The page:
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Wednesday, 14 November, 2001, 08:50 GMT
Pain 'prevents diabetics checking health'
Blood glucose tests are carried out by taking blood from the fingertip
Blood glucose tests are carried out by taking blood from the fingertip
A quarter of diabetics put their health at risk by not checking their blood sugar levels as often as they should, a survey has suggested.

The survey was launched on World Diabetes Day, which also saw the announcement of the largest-ever study aimed at preventing type two diabetes and cardiovascular disease (CVD).

The Navigator study, run by the drug company Novartis, will run to 2007 and will involve patients in 40 countries.

The charity Diabetes UK said a global explosion in the number of diabetes cases was threatening to reverse the reduction in the number of heart disease related deaths in the west.

Picking up changes in blood glucose levels early reduces the chances of diabetics developing serious complications such as heart disease, kidney disease and eye or nerve damage.

Regular blood glucose monitoring is important for good diabetes control

Simon O'Neil, Diabetes UK
But checking levels involves a painful finger-prick test, which deters many from carrying out the test.

The survey, of 1,330 diabetics, found over half said pain was a issue when testing, particularly for 21-35-year-olds, two-thirds of whom said it was a problem.

Almost half of under-35s reported sore and bleeding fingertips. A quarter had suffered loss of feeling or even temporary loss of use.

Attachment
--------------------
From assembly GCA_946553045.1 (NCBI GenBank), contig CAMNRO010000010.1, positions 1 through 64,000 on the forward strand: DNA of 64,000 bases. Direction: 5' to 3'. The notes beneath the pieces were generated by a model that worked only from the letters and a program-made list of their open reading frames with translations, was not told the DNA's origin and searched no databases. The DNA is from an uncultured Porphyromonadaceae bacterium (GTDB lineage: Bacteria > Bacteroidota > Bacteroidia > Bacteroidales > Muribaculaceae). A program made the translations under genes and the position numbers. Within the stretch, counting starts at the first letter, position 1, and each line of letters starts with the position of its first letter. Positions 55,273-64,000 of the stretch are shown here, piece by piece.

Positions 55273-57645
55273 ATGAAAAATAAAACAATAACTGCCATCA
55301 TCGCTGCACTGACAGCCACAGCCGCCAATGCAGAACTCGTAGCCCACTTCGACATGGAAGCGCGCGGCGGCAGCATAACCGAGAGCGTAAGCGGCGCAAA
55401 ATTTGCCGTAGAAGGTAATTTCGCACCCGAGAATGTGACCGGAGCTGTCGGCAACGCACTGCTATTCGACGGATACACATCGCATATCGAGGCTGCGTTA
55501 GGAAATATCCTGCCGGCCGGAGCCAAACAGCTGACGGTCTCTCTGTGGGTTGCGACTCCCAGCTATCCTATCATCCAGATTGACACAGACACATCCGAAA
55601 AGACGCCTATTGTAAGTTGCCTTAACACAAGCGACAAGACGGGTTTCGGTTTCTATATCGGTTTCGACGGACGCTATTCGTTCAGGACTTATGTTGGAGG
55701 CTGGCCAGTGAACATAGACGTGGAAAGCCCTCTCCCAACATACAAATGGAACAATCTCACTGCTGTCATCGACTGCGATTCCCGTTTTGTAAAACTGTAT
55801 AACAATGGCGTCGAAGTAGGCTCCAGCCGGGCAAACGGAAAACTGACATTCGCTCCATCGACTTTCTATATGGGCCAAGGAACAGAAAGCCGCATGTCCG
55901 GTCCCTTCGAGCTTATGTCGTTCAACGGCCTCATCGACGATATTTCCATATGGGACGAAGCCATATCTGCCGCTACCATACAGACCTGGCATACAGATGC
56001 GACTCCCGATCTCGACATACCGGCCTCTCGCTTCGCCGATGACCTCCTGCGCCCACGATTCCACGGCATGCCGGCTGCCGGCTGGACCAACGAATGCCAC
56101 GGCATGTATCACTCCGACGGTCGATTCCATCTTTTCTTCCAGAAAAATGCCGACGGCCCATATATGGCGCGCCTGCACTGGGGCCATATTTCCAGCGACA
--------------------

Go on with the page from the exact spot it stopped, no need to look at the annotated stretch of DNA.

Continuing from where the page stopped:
Four out of five diabetics have to monitor their glucose levels regularly for at least two years.

And over half are supposed to check between one and five times a day.

The survey was sponsored by the Abbott Laboratories, Medisense Products, the makers of the Soft-Sense meter, also launched on World Diabetes Day, which promises normally pain-free testing.

It allows diabetics to test for glucose levels in areas less sensitive than their fingertips such as the forearm, the fleshy part of the upper arm and the base of the thumb.

Simon O'Neil, head of care developments for the charity Diabetes UK, said: "Regular blood glucose monitoring is important for good diabetes control.

"It can also help prevent diabetes complications from developing."

He added: "We are delighted that meters like Soft-Sense can help make regular blood glucose monitoring easier and pain-free for people with diabetes."


There are currently 1.4m people diagnosed with diabetes in Britain.

People with Type two, or non-insulin dependent diabetes, do not make enough insulin, or are unable to make proper use of it.

Without enough insulin, the body cannot move blood sugar into the cells. Sugar builds up in the bloodstream and causes health problems.

Type one diabetes - also known as insulin-dependent or immune-mediated diabetes - is a disease that that destroys the cells in the pancreas that produce the hormone insulin.

Insulin is needed to control blood sugar levels. Without it, death is inevitable.


The Navigator study will look at whether the long-term administration of the drugs nateglinine (Starlix) and valsartan (Diovan) can reduce or delay the development of type two diabetes and CVD in people with a condition called impaired glucose tolerance (IGT).

One in seven people over 40 has IGT. Up to 50% will develop type two diabetes within 10 years.

IGT sufferers are also at increased risk of developing CVD.

Scientists think Starlix may be able to reverse the effects of IGT. Diovan may help prevent the onset of type 2 diabetes.

People with diabetes are two to four times more likely to suffer a heart attack than those without, and 70% of people with diabetes will die as a result of CVD.

Lead researcher Rury Holman, professor of diabetic medicine at Oxford University, said: "IGT is a silent condition which put unsuspecting people at dual risk, since they may well develop both diabetes and CVD."

See also:

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